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Inside the Beaver's Dam

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Location: Beaver Dam, Wisconsin, United States

Thursday, July 27, 2006

QEO just not cutting it

Most taxpayers have no idea how public schools are funded. Most, when they discover the truth, are incensed. Take this recent comment for example:

The biggest problem is the QEO law........a mandated 4.2% raise every year??
That's incredible! Anyone else here who would like a job with that kind of a guarantee? Guess it helps to have the Governor and legislature in your pocket, eh Teacher's Union?

Well actually, the QEO was put in place in the early 1990's by conservative legislators in an effort to control annual teacher compensation hikes that reached into the double digits! In addition at that time, laws were passed that put revenue caps in place, limiting a district's ability to raise property taxes, and the state "promised" it would provide 2/3 of the money needed to run local school ("2/3 funding," as it's known).

Ever since then, WEAC, the teacher's union, has worked tirelessly to remove the QEO. That effort continues to this day. To them, a 4.2% annual compensation raise is a pittance. Just listen to this song (if you can stomach it) called "The QEO Blues," from a member of the Kohler teacher's union.

In their comments to the last post, Joe Militello and Azor were both partially correct. District funding (specifically the state funding formula) is based in part on enrollment as Joe stated. But Azor's right too. Districts with a faster growing property tax base have greater headroom to raise their property taxes. So even if Milwaukee Public Schools sees an annual increase in enrollment, the property tax base of that district probably isn't growing as quickly as it is in districts like Brookfield or Oconomowoc (whether from new construction or increases in property values), so those districts have more available funds each year.

Here in Beaver Dam we've had modest property tax base growth over the past five years, and relatively flat enrollment. However, given the restrictions in place (revenue caps, school funding formula), the 4.2% QEO increases costs beyond our revenue gains, leaving the district annually short of funds.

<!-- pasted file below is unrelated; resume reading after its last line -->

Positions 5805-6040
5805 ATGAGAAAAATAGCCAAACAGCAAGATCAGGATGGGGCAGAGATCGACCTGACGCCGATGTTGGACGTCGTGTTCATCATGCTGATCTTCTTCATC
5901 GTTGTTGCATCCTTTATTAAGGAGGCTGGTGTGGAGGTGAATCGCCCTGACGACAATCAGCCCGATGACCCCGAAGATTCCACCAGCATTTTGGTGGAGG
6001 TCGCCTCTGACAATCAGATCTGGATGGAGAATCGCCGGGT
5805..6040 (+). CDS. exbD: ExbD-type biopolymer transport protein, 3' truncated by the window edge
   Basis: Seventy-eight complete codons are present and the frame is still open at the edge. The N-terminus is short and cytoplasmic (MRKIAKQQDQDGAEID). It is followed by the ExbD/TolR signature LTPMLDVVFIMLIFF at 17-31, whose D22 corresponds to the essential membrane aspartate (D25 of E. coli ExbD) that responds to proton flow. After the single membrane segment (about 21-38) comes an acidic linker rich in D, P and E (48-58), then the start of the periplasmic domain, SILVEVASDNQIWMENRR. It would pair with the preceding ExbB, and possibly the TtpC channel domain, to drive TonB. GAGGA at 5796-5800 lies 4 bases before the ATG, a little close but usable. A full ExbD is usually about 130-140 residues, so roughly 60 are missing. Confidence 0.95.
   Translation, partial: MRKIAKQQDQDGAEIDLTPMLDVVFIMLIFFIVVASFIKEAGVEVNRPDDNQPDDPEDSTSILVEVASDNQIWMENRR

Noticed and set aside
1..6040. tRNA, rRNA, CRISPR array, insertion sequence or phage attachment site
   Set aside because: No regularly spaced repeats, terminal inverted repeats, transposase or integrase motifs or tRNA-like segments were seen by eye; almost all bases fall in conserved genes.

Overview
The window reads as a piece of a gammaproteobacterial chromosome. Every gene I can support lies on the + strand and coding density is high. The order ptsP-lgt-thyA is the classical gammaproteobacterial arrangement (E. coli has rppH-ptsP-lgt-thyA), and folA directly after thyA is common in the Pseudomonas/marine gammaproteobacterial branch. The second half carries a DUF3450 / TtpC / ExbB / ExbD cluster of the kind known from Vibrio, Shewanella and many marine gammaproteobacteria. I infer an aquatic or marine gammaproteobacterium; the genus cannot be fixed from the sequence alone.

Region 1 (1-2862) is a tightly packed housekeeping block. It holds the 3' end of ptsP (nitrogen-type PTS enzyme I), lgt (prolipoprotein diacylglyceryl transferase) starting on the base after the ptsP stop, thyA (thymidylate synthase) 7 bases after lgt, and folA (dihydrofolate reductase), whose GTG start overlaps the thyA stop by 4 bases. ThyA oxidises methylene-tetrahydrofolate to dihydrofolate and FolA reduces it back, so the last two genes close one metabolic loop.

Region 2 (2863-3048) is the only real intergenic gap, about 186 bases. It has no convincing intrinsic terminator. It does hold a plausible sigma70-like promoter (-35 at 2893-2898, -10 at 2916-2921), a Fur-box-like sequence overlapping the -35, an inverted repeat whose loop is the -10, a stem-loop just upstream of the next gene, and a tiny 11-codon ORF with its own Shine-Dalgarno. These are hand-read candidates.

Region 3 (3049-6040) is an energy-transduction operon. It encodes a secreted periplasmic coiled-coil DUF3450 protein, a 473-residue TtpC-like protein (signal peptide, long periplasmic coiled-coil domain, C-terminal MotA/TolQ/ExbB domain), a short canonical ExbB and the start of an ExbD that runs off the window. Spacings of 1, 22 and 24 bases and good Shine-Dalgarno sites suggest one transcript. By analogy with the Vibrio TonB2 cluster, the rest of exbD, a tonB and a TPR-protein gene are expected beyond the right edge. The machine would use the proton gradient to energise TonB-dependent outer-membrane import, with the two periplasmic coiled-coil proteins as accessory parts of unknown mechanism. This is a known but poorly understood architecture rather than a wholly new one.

There are three solutions to this problem:

1. Pass a funding referendum. The district tried this and the taxpayers put their foot down. Good for them.

2. Lay off staff, cut back on hours, slash programs. This is what is called, "eating your young," as the Mayor puts it. Since the employee union's won't accept anything short of a QEO, the district is forced to make cuts in programs and staff to balance the budget. This is where the children lose, and this is the result of a decisions made by the teacher's union and the school board.

3. Don't offer the QEO, go to arbitration. As closely as one can parallel financing a school with financing a city, this is the direction the City of Beaver Dam has gone with its police union. It's what is called "playing hardball," and it's what taxpayers want to see happen. Last fall's referendum vote and this spring's aldermanic and mayor's races clearly indicate taxpayers are not willing to sit by as public employees get carte blanche access to their wallets. Yes, WEAC will accuse the school board of spending valuable district resources on lawyers (just as AFSCME did earlier this week in their arbitration hearing), and yes, WEAC will cry that the district will never be able to recruit quality teachers with such terrible pay (as AFSCME did Monday), and yes, WEAC will gush about how important and difficult a teacher's job is, and how no one "out there" could possibly do their job (as AFSCME has said), but it's all rhetoric.

The comments in this post will absolutely inflame nearly all teachers. However, there are certainly a few out there who understand finance, and realize public funding is not a bottomless pit. These few teachers are silenced in nearly every district through intimidation by coworkers. Teachers earn, on average, about $43,000 a year in Wisconsin. That's slightly above average for the nation. However, when you consider the value, or cost, of teacher's benefits in this state, Wisconsin ranks in the top three in compensation. Wisconsin teachers have the best pension system in the nation (Often it's totally free to enroll in, with very high payouts starting at 55 years), and one of the top health insurance packages. Wise teachers who don't buy into WEAC's rhetoric understand they are very well compensated and go about doing their jobs with a smile on their face. As for the rest of the sad, angry bunch, you can bet they are red in the face and ready to spit venom at the contents of this entry, and that should tell you something.

15 Comments:

Anonymous Anonymous said...